The school attracted climate modelers and 41 students and young scientists from several countries including Brazil, India, Iran, Kenya, Korea, Madagascar, Sri Lanka, and Tanzania. The school focused on the Indian Ocean and Monsoon dynamics and prediction. The training school was thus aimed at Ph.D. students, post-docs and early career scientists from research institutes and universities from the Indian Ocean rim countries. The school covered many topics of Earth system modeling from the ocean and atmosphere systems to land and ocean biogeochemistry. The newly developed  IITM  Earth  System  Model  (IITM-ESM; was central to the school and was used for practical sessions. The model contributes to the next Intergovernmental Panel on Climate Change Assessment Report 6 (IPCC AR6) simulations. The ocean component of the IITM-ESM is the GFDL Modular Ocean Model (MOM; The activity was based on lectures from world experts in Earth system modeling from Brazil, India, Italy, UK, and USA. The school was organized in daily morning sessions with key lectures divided into two main streams (Part A: Fundamentals and Part B: Applications), and daily afternoon sessions devotedto practical training with the IITM-ESM (Part C: Hands-on sessions). Practical sessions were the backbone of the school, with hands-on training in the use of the IITM Earth System Model. The students were guided through the necessary steps for setting up a simulation, from generating the input fields to choosing the appropriate physical settings, to finally analyzing and post-processing the data. The IUGG grant allowed students from Kenya, Madagascar, Sri Lanka, and Tanzania to attend. For more information on the school, please visit the website:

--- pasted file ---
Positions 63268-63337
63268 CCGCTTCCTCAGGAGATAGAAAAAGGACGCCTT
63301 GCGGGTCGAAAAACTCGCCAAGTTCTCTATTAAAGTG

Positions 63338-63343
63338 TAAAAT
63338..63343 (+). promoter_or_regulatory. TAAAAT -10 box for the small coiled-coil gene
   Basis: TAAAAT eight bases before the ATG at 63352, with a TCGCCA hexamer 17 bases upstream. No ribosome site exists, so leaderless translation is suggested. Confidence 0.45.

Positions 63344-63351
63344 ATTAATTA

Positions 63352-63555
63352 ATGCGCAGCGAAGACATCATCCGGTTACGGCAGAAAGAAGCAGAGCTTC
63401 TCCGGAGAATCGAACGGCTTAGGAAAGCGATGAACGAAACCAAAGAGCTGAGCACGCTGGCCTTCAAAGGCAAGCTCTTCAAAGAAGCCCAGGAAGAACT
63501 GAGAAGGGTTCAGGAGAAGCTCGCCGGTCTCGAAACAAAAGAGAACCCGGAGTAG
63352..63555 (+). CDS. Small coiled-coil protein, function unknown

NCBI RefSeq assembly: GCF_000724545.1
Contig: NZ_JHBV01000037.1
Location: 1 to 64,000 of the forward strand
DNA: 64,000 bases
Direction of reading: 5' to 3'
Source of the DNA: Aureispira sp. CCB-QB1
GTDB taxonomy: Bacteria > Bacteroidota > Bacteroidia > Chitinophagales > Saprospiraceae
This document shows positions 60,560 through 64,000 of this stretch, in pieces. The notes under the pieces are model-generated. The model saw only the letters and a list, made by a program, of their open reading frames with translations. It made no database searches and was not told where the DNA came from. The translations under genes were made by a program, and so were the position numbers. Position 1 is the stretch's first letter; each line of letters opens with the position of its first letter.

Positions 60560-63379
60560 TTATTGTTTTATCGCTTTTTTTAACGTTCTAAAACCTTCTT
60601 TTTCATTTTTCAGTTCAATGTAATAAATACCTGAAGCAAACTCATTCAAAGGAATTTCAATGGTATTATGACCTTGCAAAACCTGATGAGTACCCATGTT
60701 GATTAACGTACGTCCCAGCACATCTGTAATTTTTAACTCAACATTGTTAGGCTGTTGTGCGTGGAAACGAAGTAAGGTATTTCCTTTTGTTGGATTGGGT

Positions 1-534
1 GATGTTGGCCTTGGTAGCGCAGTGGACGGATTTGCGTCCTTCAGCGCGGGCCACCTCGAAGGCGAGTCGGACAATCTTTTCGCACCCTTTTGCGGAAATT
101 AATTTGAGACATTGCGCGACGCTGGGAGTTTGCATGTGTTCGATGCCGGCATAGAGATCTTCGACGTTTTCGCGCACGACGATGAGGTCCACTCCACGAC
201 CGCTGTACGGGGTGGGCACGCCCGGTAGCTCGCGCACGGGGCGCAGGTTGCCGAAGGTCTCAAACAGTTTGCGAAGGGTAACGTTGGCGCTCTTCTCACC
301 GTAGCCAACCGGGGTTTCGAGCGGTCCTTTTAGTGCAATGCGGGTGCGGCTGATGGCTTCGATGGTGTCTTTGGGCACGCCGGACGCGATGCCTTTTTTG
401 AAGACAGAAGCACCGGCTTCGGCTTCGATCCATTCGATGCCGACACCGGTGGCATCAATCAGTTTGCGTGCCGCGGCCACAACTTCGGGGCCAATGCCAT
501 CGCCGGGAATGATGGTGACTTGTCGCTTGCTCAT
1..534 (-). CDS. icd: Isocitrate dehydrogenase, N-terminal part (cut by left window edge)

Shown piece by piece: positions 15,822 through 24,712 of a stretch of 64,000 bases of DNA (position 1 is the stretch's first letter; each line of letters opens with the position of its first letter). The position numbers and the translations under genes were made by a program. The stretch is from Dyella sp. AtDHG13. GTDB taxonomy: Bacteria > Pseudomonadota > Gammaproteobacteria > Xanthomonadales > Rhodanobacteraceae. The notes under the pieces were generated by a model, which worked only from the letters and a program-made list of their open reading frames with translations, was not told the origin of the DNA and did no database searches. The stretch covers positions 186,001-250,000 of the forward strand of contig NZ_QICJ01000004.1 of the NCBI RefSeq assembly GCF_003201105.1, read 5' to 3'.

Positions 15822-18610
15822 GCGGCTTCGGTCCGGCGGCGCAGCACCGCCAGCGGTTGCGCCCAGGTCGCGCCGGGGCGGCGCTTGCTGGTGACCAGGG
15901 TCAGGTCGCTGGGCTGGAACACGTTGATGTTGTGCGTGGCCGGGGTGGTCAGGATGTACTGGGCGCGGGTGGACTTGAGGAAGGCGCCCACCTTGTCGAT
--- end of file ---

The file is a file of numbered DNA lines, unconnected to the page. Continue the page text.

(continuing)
School on Recent Advances in Analysis of Multivariate Ecological Data: Theory and Practice (24-28 October 2016, ICTP, Trieste, Italy)

The school aimed to provide the theoretical and practical knowledge needed to perform advanced analysis of physical, environmental and ecological data. Ecosystems are facing cumulative impacts from a variety of stressors (e.g., pollution, climate change, exploitation of natural resources, invasive species) that can potentially alter their state and functionality, and possibly adversely impact both, human health and nature’s own capability to provide goods and services. To tackle these challenges, a large number of institutional monitoring programs and research projects have been launched, so that the amount of available experimental information is steadily increasing. However, there is still a substantial lack of capability to use advanced quantitative methods to analyze these data and to plan more efficient data collection for the future. A proper analysis of the data requires an understanding of the theoretical assumptions used in the analysis to guide the choice of proper methodologies. Moreover, practical skills are needed to fully exploit the possibilities of appropriate data analysis software.